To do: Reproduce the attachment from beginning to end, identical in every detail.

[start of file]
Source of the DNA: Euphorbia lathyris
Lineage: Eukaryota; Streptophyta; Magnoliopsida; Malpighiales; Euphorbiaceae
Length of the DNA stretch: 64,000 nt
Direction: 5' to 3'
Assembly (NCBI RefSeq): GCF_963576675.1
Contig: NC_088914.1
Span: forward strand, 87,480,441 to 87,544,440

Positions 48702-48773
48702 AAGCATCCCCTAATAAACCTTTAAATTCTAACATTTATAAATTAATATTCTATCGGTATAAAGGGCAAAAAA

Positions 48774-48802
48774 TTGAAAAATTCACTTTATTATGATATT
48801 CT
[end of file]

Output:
Source of the DNA: Euphorbia lathyris
Lineage: Eukaryota; Streptophyta; Magnoliopsida; Malpighiales; Euphorbiaceae
Length of the DNA stretch: 64,000 nt
Direction: 5' to 3'
Assembly (NCBI RefSeq): GCF_963576675.1
Contig: NC_088914.1
Span: forward strand, 87,480,441 to 87,544,440

Positions 48702-48773
48702 AAGCATCCCCTAATAAACCTTTAAATTCTAACATTTATAAATTAATATTCTATCGGTATAAAGGGCAAAAAA

Positions 48774-48802
48774 TTGAAAAATTCACTTTATTATGATATT
48801 CT